“If I don’t get vaccinated, I won’t even be able to go to a restaurant,” 73-year-old Yu Mui said as she lined up on Friday to get her first dose. “So I have to come here today, though I’m worried about the side effects.”

Scientists believe that the omicron variant is milder than the delta version of the virus. But the situation in Hong Kong is almost unique. In other countries where the omicron variant was prevalent, people were immune to vaccines or previous infections, and this blunted the severity of the disease.

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Due to the fact that many people are not vaccinated and vulnerable, Michal Head, a global health expert from the University of Southampton, fears that in the coming weeks he may have “an alarmingly high severity of severe COVID-19”.

Some have called Omicron “soft”. But it is, of course, still serious enough to have a high mortality rate, much higher than the flu or other similar respiratory infections, ”he warned.

Irene Lung, 70, said she did not feel the need to get vaccinated earlier because the Hong Kong pandemic was under control. On Friday, she lined up to get the first dose.

“But it’s getting worse now, so I decided to come and get vaccinated,” she said. “It protects not only me, but my family members as well.”

And Hong Kong has announced that next month it will test everyone in the city, taking another page from the mainland textbook. China has sent experts and others to set up temporary laboratories to handle the volume of tests.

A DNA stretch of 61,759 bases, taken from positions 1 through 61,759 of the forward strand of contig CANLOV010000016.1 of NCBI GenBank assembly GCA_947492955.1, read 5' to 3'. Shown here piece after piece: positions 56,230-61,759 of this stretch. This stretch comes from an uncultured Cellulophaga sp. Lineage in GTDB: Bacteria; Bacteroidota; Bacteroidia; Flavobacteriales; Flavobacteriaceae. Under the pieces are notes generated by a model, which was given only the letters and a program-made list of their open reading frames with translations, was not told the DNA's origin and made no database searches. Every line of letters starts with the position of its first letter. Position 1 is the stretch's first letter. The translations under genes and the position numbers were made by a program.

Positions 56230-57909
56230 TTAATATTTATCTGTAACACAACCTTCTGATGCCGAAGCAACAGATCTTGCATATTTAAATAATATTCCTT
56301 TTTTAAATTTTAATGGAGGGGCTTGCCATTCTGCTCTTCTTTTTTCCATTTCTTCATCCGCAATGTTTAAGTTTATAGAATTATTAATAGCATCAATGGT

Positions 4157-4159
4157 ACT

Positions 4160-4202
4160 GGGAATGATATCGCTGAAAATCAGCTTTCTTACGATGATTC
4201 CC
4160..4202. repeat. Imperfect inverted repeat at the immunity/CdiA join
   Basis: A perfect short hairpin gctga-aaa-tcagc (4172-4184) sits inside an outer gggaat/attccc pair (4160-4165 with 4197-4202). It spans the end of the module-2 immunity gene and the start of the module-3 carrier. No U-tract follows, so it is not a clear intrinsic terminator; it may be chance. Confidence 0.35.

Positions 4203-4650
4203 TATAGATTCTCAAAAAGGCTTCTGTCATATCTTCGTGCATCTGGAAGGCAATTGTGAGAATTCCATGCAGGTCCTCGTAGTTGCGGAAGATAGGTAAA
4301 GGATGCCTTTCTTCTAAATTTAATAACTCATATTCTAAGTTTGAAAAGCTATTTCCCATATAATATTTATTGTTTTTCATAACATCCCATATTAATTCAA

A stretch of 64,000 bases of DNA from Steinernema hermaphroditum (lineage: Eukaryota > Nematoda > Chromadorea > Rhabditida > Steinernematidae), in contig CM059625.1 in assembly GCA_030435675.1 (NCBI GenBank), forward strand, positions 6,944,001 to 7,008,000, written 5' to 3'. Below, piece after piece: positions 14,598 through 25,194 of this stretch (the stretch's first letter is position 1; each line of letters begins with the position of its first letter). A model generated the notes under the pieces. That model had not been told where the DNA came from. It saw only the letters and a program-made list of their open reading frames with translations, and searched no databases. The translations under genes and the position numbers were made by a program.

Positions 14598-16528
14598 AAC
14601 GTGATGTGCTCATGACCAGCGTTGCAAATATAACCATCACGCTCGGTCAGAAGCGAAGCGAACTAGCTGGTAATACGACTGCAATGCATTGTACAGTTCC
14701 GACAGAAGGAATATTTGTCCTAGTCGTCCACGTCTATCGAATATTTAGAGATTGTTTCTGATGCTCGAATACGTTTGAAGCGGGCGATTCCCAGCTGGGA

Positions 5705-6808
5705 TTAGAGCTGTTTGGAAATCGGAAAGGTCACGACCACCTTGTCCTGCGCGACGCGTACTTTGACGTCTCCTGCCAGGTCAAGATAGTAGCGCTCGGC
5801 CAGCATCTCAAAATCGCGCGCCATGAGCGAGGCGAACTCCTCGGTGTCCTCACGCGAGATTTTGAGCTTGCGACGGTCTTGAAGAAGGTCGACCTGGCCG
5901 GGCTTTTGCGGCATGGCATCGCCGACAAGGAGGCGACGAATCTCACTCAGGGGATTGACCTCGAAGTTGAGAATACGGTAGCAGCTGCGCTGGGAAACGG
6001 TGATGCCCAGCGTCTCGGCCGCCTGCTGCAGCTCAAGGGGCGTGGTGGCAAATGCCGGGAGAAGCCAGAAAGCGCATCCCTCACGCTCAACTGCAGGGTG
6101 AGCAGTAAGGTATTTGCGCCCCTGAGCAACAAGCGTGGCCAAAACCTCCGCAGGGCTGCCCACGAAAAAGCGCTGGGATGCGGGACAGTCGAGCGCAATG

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But Benjamin Cowling, who is studying epidemics at the University of Hong Kong, advised not to conduct mass testing in March, as it will be difficult to fight the large number of confirmed cases that will throw out this approach. Instead, he suggested using more agile, rapid tests to warn people to isolate themselves at home if they are infected and have mild symptoms.

The ultra-contagious nature of the omicron variant means that if you don’t have incredibly strict blocking measures, wearing masks and social distancing norms, you won’t stop spreading, said Dr Jimmy Whitworth, an infectious disease specialist from London. School of Hygiene and Tropical Medicine.

Even China is struggling with a few outbreaks, although they are much smaller than in Hong Kong. China on Saturday reported 249 new cases on the mainland, 156 of which were among people who arrived from abroad.

For comparison, more than 17,000 new cases have been reported in Hong Kong in the last 24 hours and 66 deaths.

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Whitworth said Hong Kong’s priority now should be to promote vaccination. “This is definitely the most important message. And especially focused on the elderly, ”

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Gosal reported from New Delhi. Associated Press writer Ken Moritzuga of Beijing and news assistant Janice Lo of Hong Kong.

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Department of Health and Science receives support from the Department of Science Education of the Howard Hughes Medical Institute. AP is solely responsible for all content.